By Rodney Drinnen, Worthy News National Correspondent
WASHINGTON D.C., USA (Worthy News) -- Pro-life activists were weighing their options Monday, January 26, after President Barack Obama signed an executive order ending the ban on federal funds for international groups that perform abortions or provide information on the option.
Obama reportedly signed it quietly, without coverage by the media, late on Friday afternoon, January 23, a contrast to the midday signings with fanfare of executive orders on other subjects earlier in the week.
The decision was welcomed by abortion rights groups, but condemned by several conservative organizations.
"When we wake up every morning to a deepening financial crisis, it is an insult to the American people to bail out the abortion industry," said Charmaine Yoest, president of 'Americans United for Life', in a statement.
Anti-abortion activist Jim Brown of Louisville said about Obama: "He’s claiming to be a devout Christian, but how can he be when he is all for killing babies?"
Brown earlier led a group of high school students along a route marched by pro-life activists up Capitol Hill last week, to mark the 36th anniversary of the landmark Supreme Court ruling in Roe v. Wade that legalized abortion.
The ban overruled by Obama is known as the "Mexico City policy." It has been reinstated, and then reversed, by Republican and Democratic presidents since Republican President Ronald Reagan established it in 1984.
Democrat Bill Clinton ended the ban in 1993, but Republican George W. Bush re-instituted it in 2001 as one of his first acts in office saying: "It is my conviction that taxpayer funds should not be used to pay for abortions or advocate or actively promote abortion, either here or abroad."
The policy bans U.S. taxpayer money, usually in the form of U.S. Agency for International Development funds, from going to international family planning groups that either offer abortions or provide information, counseling or referrals about abortion.
It is also known as the "global gag rule," because it prohibits taxpayer funding for groups that lobby to legalize abortion or promote it as a family planning method. However, critics of the policy claim the policy also impacts organizations in developing nations who, besides abortions, also provide women access to general health care and contraceptives.
Barack Obama's decision to repeal the ban, came amid pressure from several abortion rights groups, including Planned Parenthood, a health care provider and advocacy organization. "With the stroke of a pen, President Obama has lifted the stranglehold on women’s health across the globe," said Cecile Richards, Planned Parenthood’s president.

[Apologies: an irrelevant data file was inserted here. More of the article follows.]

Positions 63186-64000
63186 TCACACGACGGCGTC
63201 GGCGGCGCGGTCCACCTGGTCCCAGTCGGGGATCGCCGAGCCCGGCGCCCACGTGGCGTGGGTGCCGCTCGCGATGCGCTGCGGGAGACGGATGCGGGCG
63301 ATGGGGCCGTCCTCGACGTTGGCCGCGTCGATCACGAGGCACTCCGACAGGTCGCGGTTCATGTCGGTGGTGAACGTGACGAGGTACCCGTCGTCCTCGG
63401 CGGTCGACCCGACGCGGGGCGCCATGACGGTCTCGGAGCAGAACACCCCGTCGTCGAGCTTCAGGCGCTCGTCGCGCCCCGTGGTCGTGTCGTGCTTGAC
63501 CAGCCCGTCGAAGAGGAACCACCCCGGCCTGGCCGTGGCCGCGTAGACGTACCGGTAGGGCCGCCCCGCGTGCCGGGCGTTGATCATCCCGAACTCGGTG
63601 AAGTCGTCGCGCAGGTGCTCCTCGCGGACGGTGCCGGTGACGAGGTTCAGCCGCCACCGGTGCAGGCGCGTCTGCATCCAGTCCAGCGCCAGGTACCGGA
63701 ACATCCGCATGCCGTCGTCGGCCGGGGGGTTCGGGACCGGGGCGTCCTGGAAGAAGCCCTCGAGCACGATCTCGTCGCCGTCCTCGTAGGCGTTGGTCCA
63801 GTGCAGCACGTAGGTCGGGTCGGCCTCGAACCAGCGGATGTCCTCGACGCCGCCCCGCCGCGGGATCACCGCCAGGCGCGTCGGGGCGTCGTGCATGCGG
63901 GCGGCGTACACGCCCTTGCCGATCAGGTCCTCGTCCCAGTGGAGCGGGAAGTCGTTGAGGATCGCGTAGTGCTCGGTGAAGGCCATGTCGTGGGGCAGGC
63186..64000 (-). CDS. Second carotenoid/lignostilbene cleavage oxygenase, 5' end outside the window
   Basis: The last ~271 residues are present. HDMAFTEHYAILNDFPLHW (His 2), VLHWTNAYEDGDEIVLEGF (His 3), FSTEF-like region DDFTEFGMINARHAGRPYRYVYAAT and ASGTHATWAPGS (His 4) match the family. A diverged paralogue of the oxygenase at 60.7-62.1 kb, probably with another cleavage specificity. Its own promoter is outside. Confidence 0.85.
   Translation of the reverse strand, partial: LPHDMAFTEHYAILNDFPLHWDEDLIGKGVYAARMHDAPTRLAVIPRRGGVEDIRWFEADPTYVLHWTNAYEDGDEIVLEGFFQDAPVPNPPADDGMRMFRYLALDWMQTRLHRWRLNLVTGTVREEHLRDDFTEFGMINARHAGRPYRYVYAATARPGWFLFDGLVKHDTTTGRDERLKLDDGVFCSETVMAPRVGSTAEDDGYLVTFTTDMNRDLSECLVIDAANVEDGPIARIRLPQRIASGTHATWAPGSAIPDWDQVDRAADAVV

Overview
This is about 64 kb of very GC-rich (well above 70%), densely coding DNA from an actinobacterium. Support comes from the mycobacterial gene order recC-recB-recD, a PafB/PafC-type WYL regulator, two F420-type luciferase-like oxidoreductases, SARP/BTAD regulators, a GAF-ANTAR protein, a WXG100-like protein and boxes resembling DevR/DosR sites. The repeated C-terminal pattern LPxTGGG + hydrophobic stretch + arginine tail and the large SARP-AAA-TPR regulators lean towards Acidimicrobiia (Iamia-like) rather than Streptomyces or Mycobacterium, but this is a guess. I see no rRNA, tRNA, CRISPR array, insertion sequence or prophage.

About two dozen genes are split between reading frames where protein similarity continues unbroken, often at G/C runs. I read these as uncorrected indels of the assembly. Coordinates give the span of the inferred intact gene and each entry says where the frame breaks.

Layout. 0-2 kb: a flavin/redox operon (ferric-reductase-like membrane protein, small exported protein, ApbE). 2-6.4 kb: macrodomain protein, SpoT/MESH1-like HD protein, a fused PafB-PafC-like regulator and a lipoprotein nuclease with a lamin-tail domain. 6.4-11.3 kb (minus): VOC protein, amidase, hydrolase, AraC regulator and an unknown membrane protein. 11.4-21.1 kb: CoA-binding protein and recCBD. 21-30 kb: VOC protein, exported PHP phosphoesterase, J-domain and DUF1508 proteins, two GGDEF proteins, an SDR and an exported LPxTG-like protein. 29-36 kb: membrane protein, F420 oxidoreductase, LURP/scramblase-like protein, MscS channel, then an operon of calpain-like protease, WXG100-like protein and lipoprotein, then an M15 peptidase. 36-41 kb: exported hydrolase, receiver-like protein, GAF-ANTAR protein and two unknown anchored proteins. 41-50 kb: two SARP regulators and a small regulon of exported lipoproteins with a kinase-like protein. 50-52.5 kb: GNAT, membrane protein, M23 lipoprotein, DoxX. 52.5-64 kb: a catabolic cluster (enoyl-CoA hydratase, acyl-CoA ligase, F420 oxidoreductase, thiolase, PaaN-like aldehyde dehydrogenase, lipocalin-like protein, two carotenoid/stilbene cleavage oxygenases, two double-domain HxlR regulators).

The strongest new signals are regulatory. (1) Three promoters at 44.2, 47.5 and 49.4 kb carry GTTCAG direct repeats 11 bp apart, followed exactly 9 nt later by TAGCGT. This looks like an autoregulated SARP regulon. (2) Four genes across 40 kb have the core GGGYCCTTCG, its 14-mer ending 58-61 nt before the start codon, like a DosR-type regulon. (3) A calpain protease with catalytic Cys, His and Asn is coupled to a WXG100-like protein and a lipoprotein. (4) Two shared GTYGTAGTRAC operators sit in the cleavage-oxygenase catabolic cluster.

"No longer will health care providers be forced to choose between receiving family planning funding and restricting the health care services they provide to women," she added in published remarks.
In a move related to the lifting of the abortion rule, Obama was also expected to restore funding to the controversial United Nations Population Fund (UNFPA), probably in the next budget.
The Bush administration had barred U.S. money from the fund, claiming t its work in China supported a Chinese family planning policy of coercive abortion and involuntary sterilization. UNFPA has denied that it does.
"Women's health has been severely impacted by the cutoff of assistance. President Obama's actions will help reduce the number of unintended pregnancies, abortions and women dying from high-risk pregnancies because they don't have access to family planning," said Tod Preston, a spokesman for Population Action International, an advocacy group.
Pro-Life groups criticized the move."President Obama not long ago told the American people that he would support policies to reduce abortions, but today he is effectively guaranteeing more abortions by funding groups that promote abortion as a method of population control," said Douglas Johnson, legislative director of the National Right to Life Committee.
In a statement that accompanied the official Presidential memorandum canceling the former abortion-related restrictions, Obama urged all parties to "end the politicization of this issue."
He said it was time for a fresh conversation on family planning and added his aides would reach out to those on all sides of this issue to achieve the goal of reducing unintended pregnancies.
During his presidential campaign, Obama was quoted as saying with regards to his two daughters, "I am going to teach them first of all about values and morals. However, if they make a mistake, I don't want them punished with a baby."